Chiu says that traveling in general disrupts your skin because it can also lead to poor lifestyle choices. Think: disrupted sleep for an early alarm and having a carb-heavy snack box or two along with a Chardonnay mid flight. “Air travel can cause excess dryness and if wearing a mask, a flare up of acne or perioral dermatitis,” she explains. “Travel in general can cause us to consume more processed, convenience foods as well which can lead to skin flare ups as well.” While in flight, she suggests drinking ample water (instead of coffee, soda, or alcohol), doing multiple rounds of a hydrating mist followed by a few drops of a face oil. Plus, make sure to massage the combo into your skin well. “I find this the most effective and successful way to moisturize skin to keep it supple and happy while traveling,” she says.
Shamban says to focus on hydration, moisturizing, and smoothing with natural moisturizing factors (aka NMF) such as a hyaluronic acid serum with an emollient moisturizer on top. “Humectants will pull in water and keep moisture in cells to eliminate dehydration and create more plump, hydrated and healthy skin,” she notes. Also opt for ceramide, panthenol, and glycerin formulas to “soothe and smooth keeping skin soft and restoring a more optimal texture as well as help to keep cellular moisture levels intact,” she says.
“Alcohol can wreak havoc on already inflamed skin, particularly acne, rosacea, eczema,” says Chiu. “I recommend abstaining altogether and turn to the many alcohol alternatives out there today.” Can’t bear the thought of ditching a holiday toast? “If you can’t stay away from alcohol, try to be minimal and drink a ton of fluids the day before and of your planned party,” she recommends.
To help take down alcohol-induced puffiness, Joanna Vargas, celebrity facialist and author of Glow From Within, recommends applying a hydrating and vitamin C-rich face mask and performing a gentle lymphatic massage in the morning to “help release the fluids that collect around the eyes and reduce swelling,” she explains. “By stimulating the lymph system, you move fluid out of your tissues into lymph nodes where bacteria, viruses, and other harmful microorganisms are destroyed.” First, using four of your fingers (minus your thumb), delicately massage the area along the sides of your nose and underneath the eyes in a circular motion. Next, move to where the corner of your eye and the cheekbone meet, using the same light massage motion with your fingertips. Then move down and in front of your ears, still massaging in a circular motion. “This will help drain the fluid across the cheekbones, relieving pressure and puffiness,” she says.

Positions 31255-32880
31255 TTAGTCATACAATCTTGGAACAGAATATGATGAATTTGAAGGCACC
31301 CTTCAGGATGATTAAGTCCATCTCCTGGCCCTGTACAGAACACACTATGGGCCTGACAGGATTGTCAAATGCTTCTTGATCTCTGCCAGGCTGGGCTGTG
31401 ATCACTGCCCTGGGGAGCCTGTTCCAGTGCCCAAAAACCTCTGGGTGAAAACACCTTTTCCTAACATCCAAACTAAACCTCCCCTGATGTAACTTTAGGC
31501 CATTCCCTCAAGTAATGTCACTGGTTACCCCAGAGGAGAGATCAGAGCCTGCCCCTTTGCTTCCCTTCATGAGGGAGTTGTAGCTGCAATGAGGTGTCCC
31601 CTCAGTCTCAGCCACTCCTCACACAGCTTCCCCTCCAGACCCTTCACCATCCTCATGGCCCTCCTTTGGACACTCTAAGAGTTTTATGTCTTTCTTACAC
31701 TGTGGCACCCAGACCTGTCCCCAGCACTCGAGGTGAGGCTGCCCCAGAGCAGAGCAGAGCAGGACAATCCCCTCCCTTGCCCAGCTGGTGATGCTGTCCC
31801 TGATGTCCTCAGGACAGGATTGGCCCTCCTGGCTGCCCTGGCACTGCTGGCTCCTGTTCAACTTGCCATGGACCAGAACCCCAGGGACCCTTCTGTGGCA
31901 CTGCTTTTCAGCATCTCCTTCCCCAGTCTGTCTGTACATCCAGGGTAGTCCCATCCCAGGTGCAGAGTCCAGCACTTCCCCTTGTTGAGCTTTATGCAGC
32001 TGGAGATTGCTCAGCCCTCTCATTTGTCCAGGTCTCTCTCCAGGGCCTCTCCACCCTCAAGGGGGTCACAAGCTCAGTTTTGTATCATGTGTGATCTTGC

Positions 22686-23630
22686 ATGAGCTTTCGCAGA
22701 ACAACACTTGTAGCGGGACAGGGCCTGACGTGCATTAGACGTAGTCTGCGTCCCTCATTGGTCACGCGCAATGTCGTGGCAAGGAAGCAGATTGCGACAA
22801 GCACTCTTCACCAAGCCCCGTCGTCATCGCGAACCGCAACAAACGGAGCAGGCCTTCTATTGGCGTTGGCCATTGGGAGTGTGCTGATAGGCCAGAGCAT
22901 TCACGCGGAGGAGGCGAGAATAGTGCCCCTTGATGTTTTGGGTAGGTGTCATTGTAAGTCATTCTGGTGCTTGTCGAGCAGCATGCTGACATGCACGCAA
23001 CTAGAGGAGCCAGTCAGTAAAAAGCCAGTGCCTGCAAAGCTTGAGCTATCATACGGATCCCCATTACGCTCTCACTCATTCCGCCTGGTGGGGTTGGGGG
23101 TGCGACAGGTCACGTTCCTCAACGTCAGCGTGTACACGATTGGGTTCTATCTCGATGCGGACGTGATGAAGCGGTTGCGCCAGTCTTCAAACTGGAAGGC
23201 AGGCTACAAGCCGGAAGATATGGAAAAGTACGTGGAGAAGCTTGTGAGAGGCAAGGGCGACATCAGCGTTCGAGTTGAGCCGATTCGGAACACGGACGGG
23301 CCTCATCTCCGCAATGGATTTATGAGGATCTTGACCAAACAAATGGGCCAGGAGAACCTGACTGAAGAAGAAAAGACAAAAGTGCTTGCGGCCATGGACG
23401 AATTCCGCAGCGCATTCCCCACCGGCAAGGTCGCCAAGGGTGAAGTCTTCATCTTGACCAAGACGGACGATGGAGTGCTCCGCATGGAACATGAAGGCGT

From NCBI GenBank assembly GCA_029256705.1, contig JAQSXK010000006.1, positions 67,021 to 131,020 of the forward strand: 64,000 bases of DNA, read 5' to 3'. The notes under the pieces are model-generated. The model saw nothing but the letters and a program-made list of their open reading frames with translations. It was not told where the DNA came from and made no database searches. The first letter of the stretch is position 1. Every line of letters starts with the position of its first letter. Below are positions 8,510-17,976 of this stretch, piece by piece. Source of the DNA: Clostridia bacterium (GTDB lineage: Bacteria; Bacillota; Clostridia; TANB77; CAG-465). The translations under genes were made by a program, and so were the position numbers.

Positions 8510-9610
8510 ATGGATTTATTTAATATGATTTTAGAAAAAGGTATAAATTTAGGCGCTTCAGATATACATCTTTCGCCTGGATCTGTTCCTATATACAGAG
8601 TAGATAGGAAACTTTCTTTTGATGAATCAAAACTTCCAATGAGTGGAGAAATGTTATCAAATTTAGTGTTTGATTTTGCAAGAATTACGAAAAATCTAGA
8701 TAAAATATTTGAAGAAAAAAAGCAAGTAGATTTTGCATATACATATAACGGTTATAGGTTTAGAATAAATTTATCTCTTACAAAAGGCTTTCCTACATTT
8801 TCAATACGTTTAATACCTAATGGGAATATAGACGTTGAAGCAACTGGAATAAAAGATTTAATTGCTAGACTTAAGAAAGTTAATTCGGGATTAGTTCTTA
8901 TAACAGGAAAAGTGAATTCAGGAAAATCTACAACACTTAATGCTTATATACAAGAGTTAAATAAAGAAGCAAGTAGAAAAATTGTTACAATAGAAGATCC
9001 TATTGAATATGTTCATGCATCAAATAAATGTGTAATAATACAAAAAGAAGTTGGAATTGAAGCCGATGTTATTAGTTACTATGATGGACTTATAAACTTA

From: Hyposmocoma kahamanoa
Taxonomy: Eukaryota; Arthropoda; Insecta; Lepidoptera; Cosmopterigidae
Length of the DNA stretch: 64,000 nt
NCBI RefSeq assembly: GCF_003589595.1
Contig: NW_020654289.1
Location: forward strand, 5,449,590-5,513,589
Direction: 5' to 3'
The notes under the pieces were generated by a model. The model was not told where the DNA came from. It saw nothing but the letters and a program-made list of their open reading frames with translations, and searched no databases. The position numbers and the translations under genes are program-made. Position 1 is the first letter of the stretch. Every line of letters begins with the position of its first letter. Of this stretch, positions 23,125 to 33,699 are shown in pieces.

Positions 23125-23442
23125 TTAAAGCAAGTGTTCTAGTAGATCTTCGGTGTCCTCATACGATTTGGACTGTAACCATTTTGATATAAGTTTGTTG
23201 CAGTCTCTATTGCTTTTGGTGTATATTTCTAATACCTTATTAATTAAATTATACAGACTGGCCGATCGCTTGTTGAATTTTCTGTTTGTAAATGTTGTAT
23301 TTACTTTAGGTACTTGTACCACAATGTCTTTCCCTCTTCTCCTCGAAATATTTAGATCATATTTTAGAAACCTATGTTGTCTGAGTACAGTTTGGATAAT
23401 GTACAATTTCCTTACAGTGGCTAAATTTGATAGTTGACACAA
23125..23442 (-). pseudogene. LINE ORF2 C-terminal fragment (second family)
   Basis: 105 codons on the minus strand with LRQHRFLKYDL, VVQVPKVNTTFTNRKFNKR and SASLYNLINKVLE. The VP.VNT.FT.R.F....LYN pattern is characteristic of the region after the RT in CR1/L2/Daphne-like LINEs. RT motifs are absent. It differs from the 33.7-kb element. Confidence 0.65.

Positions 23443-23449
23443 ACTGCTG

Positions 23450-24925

Treat visibly stressed skin with proven calming ingredients, says Shamban. “Vitamin E, allantoin, and bisabolol, the active in chamomile, as well as calendula and aloe are all key for calming and comforting stressed skin,” explains Shamban. “The goal is to relieve cellular skin stress, calm, soothe, and fight reactivity, redness, tightness, flaking, itching, and other stress induced atopic conditions.”
High Sugar Diet
With a calendar filled with holiday party RSVPs, it can be difficult to keep your diet in check, especially when the menu has feel-good comfort foods laden with carb-y apps as well as sugary desserts. Sure, you want to be fun and festive but not having any limitations set and indulging for several weeks can cause complexion chaos.
Over time, “lack of proper nutrition or a diet high in sugar causes blood and hormone spikes and a process called glycation of the skin which damages and breaks down collagen and elastin causing inflammation,” explains Shamban. “Sugars also induce a sebum response leading to blemishes, pimples and blackheads or whiteheads.”
Vargas explains that “sugar also boosts the body’s production of cortisol, which is called the stress hormone because it causes the degradation of collagen in the body,” she explains. “That’s why people recommend you cut back on sugar consumption as you age — it can actually make you age faster.”
Of course, she admits that cutting out super sweet processed snacks entirely is not realistic and simple swaps can make all the difference. “I keep liquid chlorophyll in the fridge and do a shot of it before bed if I had dessert,” she says. “The greens in it will help my body digest better and my skin looks clean and clear in the morning.” The next a.m., “drink a green juice instead of coffee — I love a greens juice with romaine, celery, cucumber, spinach, parsley, kale, and apple with a dash of lemon and ginger,” she says. “This combination helps hydrate the skin from the inside-out and gets your digestive system back on track and helps decrease puffiness in the eyes and improve dark circles.”
According to Shamban, choose skincare that “further strengthens structure and support to protect and stop the cascade of stress.” Look for peptides, “the building blocks of collagen and elastin peptides and the amino acids that they are composed of will support skin structure and strength of the cellular matrix to fight off inflammation and damage,” she says. “Next, restore and boost barrier function with key structural essential fatty acids including omega 3 and 6.”